As you are certainly aware, a huge earthquake and resultant tsunami have wrecked tragic loss of life and property in Northeast Japan. Here on the other side of the Pacific we watch, horrified by the replayed scenes of mud and water crushing towns and farms. We hope that loved ones are found and homes and businesses are rebuilt quickly.
We should also stand in admiration of the Japanese. Without minimizing this tragedy in any way, it could have been much, much worse. The strict building codes, earthquake bunkers, tsunami floodgates and nationwide disaster preparedness drills that the Japanese government invests in probably saved tens of thousands of lives.
If there is a lesson to be learned it is that we cannot prevent tragedy, but we can try to minimize its shock through our own planning and fore-action.
|Image by UlteriorEpicure. Used under Creative Common License.|
In our own lives, we can take responsibility with an emergency medical kit and stores of food and fresh water supplies. We can make sure we know our neighbors and have our contact information on us when we go out. We can keep gas in the tank and an extra blanket and a spare tire and flares in the trunk.
This weekend, to honor the preparedness of the Japanese and both the loss they have suffered and the loss they have prevented, I will be inventorying my own emergency supplies and determining what I need to re-stock or replace. Will you join me?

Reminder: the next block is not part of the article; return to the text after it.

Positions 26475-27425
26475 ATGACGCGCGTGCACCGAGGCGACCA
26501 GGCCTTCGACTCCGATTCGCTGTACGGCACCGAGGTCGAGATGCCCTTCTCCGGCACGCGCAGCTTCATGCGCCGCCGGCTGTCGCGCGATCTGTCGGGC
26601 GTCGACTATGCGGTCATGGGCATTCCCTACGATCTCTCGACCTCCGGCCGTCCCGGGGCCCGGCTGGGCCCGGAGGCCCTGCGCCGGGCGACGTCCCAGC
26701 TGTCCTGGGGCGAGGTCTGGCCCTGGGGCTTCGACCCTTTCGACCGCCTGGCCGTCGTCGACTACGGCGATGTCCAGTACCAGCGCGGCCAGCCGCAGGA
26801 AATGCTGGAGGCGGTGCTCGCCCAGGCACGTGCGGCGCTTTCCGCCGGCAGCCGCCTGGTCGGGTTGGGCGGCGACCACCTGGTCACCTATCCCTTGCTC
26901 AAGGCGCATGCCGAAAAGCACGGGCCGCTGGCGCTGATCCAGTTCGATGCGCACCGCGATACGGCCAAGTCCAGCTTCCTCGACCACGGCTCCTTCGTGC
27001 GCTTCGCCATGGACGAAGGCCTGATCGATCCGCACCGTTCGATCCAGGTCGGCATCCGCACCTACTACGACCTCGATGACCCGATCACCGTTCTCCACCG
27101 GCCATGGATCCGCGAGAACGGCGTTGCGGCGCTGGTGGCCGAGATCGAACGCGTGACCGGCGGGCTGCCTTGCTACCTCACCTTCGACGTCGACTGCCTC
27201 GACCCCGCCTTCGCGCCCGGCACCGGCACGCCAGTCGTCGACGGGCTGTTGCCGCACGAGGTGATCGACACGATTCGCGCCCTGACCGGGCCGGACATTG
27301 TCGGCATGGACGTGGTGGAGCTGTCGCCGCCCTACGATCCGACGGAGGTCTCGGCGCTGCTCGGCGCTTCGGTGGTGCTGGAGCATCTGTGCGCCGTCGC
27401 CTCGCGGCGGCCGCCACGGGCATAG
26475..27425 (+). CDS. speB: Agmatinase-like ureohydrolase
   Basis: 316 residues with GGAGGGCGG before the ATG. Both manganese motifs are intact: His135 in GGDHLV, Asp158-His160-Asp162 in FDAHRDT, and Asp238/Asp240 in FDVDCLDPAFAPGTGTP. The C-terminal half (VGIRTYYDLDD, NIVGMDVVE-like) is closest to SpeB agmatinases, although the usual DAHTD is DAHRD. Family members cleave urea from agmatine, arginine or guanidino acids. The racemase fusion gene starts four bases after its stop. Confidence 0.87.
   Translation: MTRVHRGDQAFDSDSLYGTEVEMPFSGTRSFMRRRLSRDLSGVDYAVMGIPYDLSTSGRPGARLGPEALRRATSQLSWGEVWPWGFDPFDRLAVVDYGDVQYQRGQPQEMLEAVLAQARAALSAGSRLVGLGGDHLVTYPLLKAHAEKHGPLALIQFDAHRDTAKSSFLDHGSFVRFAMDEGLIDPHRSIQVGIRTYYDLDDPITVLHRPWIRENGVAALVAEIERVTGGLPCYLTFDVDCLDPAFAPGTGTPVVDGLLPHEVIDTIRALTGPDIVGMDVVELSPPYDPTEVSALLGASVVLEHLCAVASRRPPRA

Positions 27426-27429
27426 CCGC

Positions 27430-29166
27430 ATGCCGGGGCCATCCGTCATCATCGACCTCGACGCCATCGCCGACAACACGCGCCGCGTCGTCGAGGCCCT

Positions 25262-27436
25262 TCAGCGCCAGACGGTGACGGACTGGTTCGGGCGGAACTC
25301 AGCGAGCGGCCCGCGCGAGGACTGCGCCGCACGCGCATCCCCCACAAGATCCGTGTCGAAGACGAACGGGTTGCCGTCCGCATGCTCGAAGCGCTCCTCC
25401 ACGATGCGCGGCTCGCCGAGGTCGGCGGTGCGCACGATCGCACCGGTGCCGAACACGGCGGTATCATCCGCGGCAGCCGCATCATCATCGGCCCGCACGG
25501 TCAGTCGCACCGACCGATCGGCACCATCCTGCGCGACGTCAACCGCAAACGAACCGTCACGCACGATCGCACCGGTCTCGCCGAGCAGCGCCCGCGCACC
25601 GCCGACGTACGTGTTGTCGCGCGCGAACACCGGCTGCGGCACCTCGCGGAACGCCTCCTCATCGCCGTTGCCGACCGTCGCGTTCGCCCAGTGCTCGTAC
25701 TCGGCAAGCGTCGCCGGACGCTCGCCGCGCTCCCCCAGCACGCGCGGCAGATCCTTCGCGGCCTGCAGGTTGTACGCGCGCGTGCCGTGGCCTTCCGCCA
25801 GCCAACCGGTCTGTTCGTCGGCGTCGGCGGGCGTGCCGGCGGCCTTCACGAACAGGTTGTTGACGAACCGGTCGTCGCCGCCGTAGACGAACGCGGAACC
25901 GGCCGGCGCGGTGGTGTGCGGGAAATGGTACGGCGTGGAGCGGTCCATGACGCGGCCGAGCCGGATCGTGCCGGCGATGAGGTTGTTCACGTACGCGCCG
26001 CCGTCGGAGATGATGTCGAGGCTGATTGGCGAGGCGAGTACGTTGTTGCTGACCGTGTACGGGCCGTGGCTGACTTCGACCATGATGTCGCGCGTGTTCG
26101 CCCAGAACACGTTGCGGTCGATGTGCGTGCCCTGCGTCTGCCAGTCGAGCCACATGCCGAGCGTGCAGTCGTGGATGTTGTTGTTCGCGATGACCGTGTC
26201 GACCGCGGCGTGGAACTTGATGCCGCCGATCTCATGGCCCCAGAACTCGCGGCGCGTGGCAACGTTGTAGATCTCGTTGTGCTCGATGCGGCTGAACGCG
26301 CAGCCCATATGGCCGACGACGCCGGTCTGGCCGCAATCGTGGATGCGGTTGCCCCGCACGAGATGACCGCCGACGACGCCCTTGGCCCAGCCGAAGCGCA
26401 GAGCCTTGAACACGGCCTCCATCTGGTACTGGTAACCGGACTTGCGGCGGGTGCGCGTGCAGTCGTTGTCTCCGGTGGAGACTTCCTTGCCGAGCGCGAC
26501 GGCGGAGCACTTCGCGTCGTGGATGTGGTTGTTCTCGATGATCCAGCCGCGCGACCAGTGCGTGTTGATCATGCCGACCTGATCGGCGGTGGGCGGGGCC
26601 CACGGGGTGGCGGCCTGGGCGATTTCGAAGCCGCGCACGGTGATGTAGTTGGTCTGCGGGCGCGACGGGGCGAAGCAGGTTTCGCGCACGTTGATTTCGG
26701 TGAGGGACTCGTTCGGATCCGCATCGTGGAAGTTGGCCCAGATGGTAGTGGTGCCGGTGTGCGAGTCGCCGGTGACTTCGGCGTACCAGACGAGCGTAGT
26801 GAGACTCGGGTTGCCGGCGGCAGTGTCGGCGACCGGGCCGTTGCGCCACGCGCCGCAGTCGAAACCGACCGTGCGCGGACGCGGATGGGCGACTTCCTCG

Here’s a few good resources to get you started:
- Sharon Astyk’s Independence Days is one of my favorite books on food storage and preservation. While not explicitly a disaster preparedness book, it talks extensively about food security during difficult times. Highly recommended.
- Just in Case: How to be Self-Sufficient when the Unexpected Happens is a more straight-up emergency preparedness manual. It is a fast, optimistic read for beginners from the perspective of a woman who wants to ensure her family can handle anything from a power outage to an extended layoff. While it is not comprehensive, I think it’s a great starting place.
- Ready America’s Basic Emergency Supply Kit recommendations.
- FEMA’s Are You Ready? manual to disaster preparedness. A .pdf mini-book on the whole host of bad things that might befall you and what to do if they do. It’s broken down into linked sections so you can view the topics most appropriate to your area.